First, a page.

Creating a Modern Countryside
Liberalism and Land Resettlement in British Columbia
- Published: 2008
- Subject Listing: Environmental History, Western History, Canadian Studies
- Bibliographic information: 268 pp., 18 illus., 5 maps, 6 x 9 in.
- Territorial rights: U.S. rights only
- Distributed for: UBC Press
In the early 1900s, British Columbia embarked on a brief but intense effort to manufacture a modern countryside. The government wished to reward veterans of the Great War with new lives: soldiers and other settlers would benefit from living in a rural community, considered a more healthy and moral alternative to urban life. But the fundamental reason for the land resettlement project was the rise of progressive or "new liberal" thinking, as reformers advocated an expanded role for the state in guaranteeing the prosperity and economic security of its citizens.
This ideological shift pushed the government to intervene directly in the management of not only society but also the natural environment. As most arable, accessible land in British Columbia was already being farmed by 1919, the state had to undertake environmental engineering projects on a scale not yet attempted in the province. Creating a Modern Countryside examines how this process unfolded, identifies its successes and failures, and demonstrates how the human-environment relationship of the early twentieth century shaped the province we live in today.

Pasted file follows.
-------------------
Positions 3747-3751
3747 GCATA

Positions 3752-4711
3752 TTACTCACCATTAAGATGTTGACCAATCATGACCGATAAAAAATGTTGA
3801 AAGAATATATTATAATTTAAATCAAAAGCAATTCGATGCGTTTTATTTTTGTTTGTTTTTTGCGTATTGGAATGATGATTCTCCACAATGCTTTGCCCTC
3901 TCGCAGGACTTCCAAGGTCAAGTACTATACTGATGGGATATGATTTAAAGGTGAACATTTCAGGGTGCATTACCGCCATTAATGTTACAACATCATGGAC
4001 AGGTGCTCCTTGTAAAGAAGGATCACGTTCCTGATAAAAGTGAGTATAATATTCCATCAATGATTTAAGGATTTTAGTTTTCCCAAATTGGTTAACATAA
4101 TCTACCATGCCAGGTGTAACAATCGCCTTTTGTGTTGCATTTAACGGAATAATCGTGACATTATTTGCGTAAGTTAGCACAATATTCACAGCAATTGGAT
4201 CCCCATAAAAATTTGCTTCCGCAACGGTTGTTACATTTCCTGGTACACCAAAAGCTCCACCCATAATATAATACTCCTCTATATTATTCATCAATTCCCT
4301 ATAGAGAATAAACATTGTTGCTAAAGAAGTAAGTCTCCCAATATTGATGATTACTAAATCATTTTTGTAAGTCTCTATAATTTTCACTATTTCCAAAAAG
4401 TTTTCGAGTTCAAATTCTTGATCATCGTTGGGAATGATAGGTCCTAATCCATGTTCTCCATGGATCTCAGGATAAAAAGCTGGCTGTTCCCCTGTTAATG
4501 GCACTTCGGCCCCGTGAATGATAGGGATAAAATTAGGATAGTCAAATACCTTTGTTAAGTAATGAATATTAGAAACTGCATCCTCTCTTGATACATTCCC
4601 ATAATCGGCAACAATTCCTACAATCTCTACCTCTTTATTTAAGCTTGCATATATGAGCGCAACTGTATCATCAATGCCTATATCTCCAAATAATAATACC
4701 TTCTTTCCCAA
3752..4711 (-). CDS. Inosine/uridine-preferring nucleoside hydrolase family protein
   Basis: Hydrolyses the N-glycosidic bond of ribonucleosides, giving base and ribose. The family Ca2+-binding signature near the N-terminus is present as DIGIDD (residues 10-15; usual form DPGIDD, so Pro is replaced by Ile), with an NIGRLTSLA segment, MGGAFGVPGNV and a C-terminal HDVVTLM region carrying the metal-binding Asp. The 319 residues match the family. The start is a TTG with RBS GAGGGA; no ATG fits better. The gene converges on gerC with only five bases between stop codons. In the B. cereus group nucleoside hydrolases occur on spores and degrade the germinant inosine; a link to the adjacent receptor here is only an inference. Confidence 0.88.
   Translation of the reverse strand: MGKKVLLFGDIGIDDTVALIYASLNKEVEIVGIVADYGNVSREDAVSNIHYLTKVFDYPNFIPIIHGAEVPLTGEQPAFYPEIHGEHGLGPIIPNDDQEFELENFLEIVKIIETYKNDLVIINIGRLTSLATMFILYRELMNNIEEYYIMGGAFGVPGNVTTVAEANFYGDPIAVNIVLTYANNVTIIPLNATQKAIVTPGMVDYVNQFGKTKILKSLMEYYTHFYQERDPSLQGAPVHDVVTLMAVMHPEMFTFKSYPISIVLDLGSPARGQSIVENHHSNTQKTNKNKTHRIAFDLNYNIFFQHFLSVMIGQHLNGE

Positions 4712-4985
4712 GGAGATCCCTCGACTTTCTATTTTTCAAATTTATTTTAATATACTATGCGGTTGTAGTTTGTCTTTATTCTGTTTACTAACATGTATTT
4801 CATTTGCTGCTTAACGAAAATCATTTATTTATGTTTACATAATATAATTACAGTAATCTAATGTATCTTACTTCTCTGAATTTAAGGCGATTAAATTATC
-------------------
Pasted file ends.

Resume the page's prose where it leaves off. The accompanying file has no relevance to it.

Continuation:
James Murton is an assistant professor of history at Nipissing University in North Bay, Ontario.
"Exceptionally well-written. This book makes a very significant contribution to environmental history, BC history, and intellectual history." - Barry Ferguson, author of Remaking Liberalism
List of Illustrations
Foreword: Soldiers' Fields / Graeme Wynn
A Note on Terminology and Units of Measure
Part 1: A Modern Countryside
1. Liberalism and the Land
2. Soldiers, Science, and an Alternative Modernity
Part 2: Where Apples Grow Best
3. Stump Farms: Soldier Settlement at Merville
4. Creating Order at Sumas
5. Achieving the Modern Countryside
Part 3: Back to Work
6. Pattullo’s New Deal